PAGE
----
Remember, a trigger isn't something that makes another event happen, you are!
Chin up and brew up


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Newt
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Re: Triggers: how do you cope with them?

Post by Newt » 25 May 2017 15:47

Thanks Sue but I tend to disagree, wisdom to me is knowing that a tomato is a fruit but not putting it in a fruit salad ;)
Chin up and brew up

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Re: Triggers: how do you cope with them?

Post by Lush4life » 25 May 2017 15:55

Naughty little newt wrote:Thanks Sue but I tend to disagree, wisdom to me is knowing that a tomato is a fruit but not putting it in a fruit salad ;)
Picking up what you're putting down (cowboy quote)
Like Cheese that "grates"
Ain't necessarily annoying (w)
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Re: Triggers: how do you cope with them?

Post by Sueisback » 25 May 2017 16:00

Nice with a bit of cream actually ()o

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Newt
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Re: Triggers: how do you cope with them?

Post by Newt » 25 May 2017 16:02

How can you think of food at a time like this :cry:
Chin up and brew up


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Newt
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Re: Triggers: how do you cope with them?

Post by Newt » 25 May 2017 16:15

:lol:
Chin up and brew up

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Re: Triggers: how do you cope with them?

Post by Sueisback » 25 May 2017 16:23

Stop making me laugh newtie babe's, I'm pairing socks,its a serious task my daughter has set me....dribbling here with my tongue out....

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Newt
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Re: Triggers: how do you cope with them?

Post by Newt » 25 May 2017 16:37

Sorry, careful not to get the left and right socks mixed up ;)?
Chin up and brew up

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Re: Triggers: how do you cope with them?

Post by Sueisback » 25 May 2017 16:51

Oh no! Don't tell me that! Struggling with all these black socks as it is!

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Shadowlad
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Re: Triggers: how do you cope with them?

Post by Shadowlad » 27 May 2017 19:35

Naughty little newt wrote: With time they just go, or at least they should if a persons recovery is being worked on in a positive way, if not then deep down inside a person will know what needs addressing and these things should not be neglected, or you are wasting your opportunity of comfortable, full blown abstinence. Remember rash newt quitting that job that was adding insult to injury? Remember the daft slimy thing moving out and living alone to get the job done? All scary stuff at the time but had to be done or I would have risked the chance of living in denial wishing I could drink to blot out the stress of the crappy job and the heartache of that crumbling relationship (incidentally we moved back in together after two and a half years, nice place too).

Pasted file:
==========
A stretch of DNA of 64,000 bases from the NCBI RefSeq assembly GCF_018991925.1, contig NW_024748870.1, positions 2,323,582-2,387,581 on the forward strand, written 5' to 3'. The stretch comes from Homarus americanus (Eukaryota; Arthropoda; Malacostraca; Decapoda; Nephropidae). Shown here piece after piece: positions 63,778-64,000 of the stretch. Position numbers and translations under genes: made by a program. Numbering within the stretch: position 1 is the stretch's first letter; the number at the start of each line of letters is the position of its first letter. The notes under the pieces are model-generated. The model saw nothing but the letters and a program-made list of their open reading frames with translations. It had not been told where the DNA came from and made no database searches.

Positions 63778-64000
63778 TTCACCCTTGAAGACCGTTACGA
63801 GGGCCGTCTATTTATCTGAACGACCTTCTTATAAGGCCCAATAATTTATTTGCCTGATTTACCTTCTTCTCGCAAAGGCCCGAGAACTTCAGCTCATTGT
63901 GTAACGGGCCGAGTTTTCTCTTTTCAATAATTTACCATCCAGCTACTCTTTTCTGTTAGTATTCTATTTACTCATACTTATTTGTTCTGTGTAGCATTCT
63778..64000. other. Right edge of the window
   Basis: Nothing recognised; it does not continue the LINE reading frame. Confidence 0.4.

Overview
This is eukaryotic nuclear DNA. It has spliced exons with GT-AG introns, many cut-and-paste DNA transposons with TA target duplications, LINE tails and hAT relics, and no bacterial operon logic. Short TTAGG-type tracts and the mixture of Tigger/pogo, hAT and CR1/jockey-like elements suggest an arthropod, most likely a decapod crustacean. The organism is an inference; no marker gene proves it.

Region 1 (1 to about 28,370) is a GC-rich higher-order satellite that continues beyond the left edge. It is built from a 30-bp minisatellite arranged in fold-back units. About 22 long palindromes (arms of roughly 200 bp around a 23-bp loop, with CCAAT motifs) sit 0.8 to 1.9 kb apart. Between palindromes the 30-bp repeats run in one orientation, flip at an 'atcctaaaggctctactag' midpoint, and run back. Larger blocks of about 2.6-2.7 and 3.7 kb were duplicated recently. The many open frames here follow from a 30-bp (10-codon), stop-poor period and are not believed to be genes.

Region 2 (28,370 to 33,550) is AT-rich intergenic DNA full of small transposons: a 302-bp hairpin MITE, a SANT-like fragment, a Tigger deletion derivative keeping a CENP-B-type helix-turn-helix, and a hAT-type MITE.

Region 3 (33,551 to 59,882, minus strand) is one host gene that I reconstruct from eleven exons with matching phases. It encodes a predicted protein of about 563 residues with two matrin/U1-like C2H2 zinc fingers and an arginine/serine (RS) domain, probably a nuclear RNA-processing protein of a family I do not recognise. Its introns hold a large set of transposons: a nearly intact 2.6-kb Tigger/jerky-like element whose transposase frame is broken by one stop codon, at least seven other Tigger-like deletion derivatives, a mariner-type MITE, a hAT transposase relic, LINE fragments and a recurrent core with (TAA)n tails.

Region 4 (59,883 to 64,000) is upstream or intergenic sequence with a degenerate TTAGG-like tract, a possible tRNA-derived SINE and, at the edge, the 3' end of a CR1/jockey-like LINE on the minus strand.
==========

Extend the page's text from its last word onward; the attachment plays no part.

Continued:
We are alcoholics, we have only two choices, be a drunk one or a sober one, the first choice leads you to misery eventually, the other leads you out of it, eventually.


Remember, a trigger isn't something that makes another event happen, you are!
Hi Newts, only just had chance to reply to this. Great post and i'm really happy to read that things are working out so well for you and that you have moved to a nice place with your lovely OH ;)? That's great stuff ! Also very true words there, especially the last sentence xx

Love nic, your old green mate lol x
Life is 10% what happens to us and 90% how we react to it.

Dennis P. Kimbro

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Newt
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Re: Triggers: how do you cope with them?

Post by Newt » 28 May 2017 09:49

Hello Nicky <:)> It all worked out in the end I suppose, although I haven't quite found that job to settle in yet, but I blame that on my high standards :roll: But I am working, got a really nice home environment and I'm happy, you can't get any fairer than that ;)?


Living alone was one very important part of me getting "fixed", I won back the trust in myself, I could have gotten up to all sorts of mischief behind closed doors if I wanted to but I didn't because I didn't want to, this made me like and respect myself, which was a thing I hadn't done in years, living alone also gave me the space to grieve, get over my loss, my dear alcohol.


My litmus test was six months away from all things alcohol related, let go of the apron strings and get on with life, no talking about it, no thinking about it, not remembering how awful it was, just getting on with some good old fashioned normality and the test results were good ;)?

There's one thing I'm sure of though, this place and all it's members added a certain sort of magic to the equation, I personally think it's relaxed, down to earth attitude facilitates self help and empowerment for those who are ready to leave alcohol behind them, which makes the word forbidden obsolete and allows freedom of choice to take control.

I had to come back here though Nicky because there are not many forums on the internet that will tolerate me :lol:


Give me a cuddle <:)>
Chin up and brew up